NASCAR: Michael McDowell continues what was once a rare trend

Michael McDowell, Front Row Motorsports, NASCAR (Photo by Chris Graythen/Getty Images)
Michael McDowell, Front Row Motorsports, NASCAR (Photo by Chris Graythen/Getty Images) /

Michael McDowell led only the final lap of his Daytona 500 victory, the first of his NASCAR Cup Series career. That hadn’t happened until a few years ago, but now it is common.

We hear it all the time in NASCAR Cup Series racing and in motorsport in general: the only lap that counts is the final one.

Technically, of course, that isn’t true. But when it comes to the results and who gets the trophy, that’s the phrase that everybody keeps — or should keep — in the back of their minds.

That wasn’t on the minds of everybody early on in Sunday’s 2021 season-opening Daytona 500 at Daytona International Speedway, when a collision caused by a huge run on lap 14 of 200 led to a 16-car pileup that ultimately knocked 10 of the 40 cars in the field out of contention.

But one driver involved in that accident who was able to continue was Michael McDowell.

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Driving for the lesser funded Front Row Motorsports team for the fourth consecutive season as the full-time driver of the #34 Ford, McDowell entered his 14th season of Cup Series competition with 357 starts under his belt.

The Bob Jenkins-owned outfit entered the season with 1,078 entries over the course of 16 seasons since they entered the sport in 2005. They entered the season with two wins: a 1-2 finish with David Ragan and David Gilliland at Talladega Superspeedway in 2013 and a win with Chris Buescher in a rain-shortened race at Pocono Raceway in 2016.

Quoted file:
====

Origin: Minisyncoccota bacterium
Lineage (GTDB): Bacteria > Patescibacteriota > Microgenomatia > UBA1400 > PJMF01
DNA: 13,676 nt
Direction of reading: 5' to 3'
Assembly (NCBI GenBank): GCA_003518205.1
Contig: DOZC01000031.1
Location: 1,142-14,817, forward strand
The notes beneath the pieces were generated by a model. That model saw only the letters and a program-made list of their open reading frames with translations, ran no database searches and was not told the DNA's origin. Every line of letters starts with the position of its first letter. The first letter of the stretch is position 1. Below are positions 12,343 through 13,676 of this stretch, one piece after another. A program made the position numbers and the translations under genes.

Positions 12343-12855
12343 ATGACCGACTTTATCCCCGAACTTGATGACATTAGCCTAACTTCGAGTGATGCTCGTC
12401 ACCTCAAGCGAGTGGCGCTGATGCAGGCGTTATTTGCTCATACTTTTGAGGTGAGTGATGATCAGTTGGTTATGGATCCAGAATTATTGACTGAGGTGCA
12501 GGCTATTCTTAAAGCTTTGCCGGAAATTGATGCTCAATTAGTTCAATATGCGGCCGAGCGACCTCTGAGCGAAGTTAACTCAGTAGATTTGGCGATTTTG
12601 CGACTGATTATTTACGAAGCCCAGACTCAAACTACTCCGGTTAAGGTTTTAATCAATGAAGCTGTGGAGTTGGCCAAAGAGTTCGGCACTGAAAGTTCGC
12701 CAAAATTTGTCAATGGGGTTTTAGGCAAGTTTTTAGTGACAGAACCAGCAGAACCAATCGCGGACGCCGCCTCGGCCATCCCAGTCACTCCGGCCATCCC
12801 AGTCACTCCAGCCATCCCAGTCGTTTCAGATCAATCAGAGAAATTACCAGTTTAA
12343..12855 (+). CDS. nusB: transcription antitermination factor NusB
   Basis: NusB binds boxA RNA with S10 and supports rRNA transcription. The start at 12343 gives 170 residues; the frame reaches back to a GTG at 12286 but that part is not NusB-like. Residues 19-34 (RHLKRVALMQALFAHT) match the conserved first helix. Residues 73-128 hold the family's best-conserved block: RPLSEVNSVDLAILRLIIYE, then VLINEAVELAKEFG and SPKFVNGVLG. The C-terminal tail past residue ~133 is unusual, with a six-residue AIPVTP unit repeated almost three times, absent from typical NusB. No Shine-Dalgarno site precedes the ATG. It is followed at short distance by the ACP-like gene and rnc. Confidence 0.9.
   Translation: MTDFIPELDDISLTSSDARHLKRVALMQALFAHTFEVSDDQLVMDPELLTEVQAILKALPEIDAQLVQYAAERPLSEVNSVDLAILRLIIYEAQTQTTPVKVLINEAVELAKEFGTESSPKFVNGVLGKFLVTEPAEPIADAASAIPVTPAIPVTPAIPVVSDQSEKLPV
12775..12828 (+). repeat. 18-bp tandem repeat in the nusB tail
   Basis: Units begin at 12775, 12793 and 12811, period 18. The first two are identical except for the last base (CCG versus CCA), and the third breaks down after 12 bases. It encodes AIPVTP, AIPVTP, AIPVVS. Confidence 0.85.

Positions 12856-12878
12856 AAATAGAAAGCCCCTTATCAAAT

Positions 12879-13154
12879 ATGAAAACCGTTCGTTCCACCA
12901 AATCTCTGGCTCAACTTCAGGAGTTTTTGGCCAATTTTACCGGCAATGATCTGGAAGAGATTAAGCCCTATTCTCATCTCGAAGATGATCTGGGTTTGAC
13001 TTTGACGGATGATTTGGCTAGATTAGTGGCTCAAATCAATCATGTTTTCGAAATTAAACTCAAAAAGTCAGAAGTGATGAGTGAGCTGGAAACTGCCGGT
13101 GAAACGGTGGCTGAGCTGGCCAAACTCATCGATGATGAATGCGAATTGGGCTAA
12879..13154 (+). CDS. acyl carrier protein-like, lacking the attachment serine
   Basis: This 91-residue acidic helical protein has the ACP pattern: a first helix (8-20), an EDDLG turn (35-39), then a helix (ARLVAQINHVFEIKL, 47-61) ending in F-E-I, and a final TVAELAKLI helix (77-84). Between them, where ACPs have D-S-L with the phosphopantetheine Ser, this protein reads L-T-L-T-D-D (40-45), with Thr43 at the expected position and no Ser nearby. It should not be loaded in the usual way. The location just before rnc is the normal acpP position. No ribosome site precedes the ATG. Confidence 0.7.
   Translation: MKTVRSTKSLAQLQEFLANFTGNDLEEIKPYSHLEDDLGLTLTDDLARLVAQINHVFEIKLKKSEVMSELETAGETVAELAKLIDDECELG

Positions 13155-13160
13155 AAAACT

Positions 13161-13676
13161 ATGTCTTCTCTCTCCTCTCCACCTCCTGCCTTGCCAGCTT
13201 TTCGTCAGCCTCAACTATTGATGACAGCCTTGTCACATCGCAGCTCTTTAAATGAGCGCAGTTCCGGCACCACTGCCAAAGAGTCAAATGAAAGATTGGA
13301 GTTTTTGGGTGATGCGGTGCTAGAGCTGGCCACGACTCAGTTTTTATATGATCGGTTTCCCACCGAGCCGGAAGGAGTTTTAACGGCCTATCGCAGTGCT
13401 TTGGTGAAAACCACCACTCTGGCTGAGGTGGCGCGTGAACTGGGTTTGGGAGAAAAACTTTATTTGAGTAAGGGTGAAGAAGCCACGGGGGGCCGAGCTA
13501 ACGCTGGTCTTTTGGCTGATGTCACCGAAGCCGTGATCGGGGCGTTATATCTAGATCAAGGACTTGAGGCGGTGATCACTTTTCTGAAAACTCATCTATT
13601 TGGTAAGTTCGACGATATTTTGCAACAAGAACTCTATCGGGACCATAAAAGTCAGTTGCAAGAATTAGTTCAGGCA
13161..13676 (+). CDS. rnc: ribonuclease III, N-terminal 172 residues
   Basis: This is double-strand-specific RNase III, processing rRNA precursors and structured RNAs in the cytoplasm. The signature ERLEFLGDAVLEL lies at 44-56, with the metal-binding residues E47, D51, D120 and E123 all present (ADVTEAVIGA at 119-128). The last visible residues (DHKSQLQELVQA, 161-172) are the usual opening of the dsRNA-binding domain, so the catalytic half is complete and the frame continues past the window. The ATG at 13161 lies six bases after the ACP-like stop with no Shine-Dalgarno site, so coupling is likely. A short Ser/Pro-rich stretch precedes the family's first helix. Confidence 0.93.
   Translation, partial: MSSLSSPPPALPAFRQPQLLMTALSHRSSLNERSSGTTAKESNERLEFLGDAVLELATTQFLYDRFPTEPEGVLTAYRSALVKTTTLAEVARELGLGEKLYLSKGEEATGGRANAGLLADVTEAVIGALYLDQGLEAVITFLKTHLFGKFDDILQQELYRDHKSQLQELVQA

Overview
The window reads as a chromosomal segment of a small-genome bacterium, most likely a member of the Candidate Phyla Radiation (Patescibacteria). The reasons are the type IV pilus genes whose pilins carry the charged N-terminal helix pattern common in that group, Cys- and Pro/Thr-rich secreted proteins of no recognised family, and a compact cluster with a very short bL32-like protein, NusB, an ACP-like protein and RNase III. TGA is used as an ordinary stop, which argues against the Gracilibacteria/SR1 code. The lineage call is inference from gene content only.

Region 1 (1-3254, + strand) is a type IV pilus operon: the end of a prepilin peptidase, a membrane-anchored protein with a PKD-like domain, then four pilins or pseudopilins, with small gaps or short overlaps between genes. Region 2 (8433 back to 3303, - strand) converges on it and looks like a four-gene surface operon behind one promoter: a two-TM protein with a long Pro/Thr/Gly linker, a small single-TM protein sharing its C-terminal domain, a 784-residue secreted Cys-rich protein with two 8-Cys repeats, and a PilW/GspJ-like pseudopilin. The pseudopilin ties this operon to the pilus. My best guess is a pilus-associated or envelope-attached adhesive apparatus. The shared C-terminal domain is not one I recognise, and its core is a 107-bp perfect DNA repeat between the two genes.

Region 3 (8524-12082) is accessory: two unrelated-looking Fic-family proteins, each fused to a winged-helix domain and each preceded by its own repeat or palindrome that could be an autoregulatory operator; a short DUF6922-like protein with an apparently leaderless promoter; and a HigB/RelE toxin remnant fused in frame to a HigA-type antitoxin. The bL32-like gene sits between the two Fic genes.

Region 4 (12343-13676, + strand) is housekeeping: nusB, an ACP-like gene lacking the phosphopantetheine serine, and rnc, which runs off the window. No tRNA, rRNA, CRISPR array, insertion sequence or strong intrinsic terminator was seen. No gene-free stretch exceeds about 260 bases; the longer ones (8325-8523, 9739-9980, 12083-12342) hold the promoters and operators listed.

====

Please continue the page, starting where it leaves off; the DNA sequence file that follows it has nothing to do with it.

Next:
But McDowell had always run well at the four-turn, 2.5-mile (4.023-kilometer) high-banked oval in Daytona Beach, Florida and at superspeedways in general. He finished in fifth place in the 2019 Daytona 500 and then fifth again at Talladega Superspeedway later in the season.

That proved to be the case again in 2021.

After his crew repaired the slight damage to his #34 Ford from the wreck, he ran in the top 10 for much of the race and had a car fully capable of being in the mix at the end.

But he could never quite get the lead.

Coming to the white flag, Team Penske’s Joey Logano had led the last 25 laps. But coming down the back straightaway, teammate Brad Keselowski, trailed closely by McDowell, tried to make a move on the #22 Ford. In doing so, the #2 Ford and the #22 Ford made contact, causing a massive accident that collected most of the cars remaining in the field.

But McDowell made it through, and at the time the caution flag came out to effectively end the race, he was ahead of Hendrick Motorsports’ Chase Elliott.

In the first 58 Daytona 500s, there had never been a winner who had led only the final lap. Now it has happened three times in the last five years.

Kurt Busch became the first to pull it off in 2017. Three different drivers led that race’s final three laps, including Busch, Kyle Larson and Martin Truex Jr.

Austin Dillon became the second when he pulled it off in 2018. He wrecked race leader Aric Almirola on the back straightaway on the final lap and did not get collected in the carnage himself. But like in 2017, three different drivers led the race’s final three laps. Denny Hamlin led eight laps before Almirola led the penultimate circuit and then wrecked.

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So what was once a rare trend happened yet again in 2021, and this time, it was McDowell breaking through for his first career Daytona 500 — and Cup Series — victory.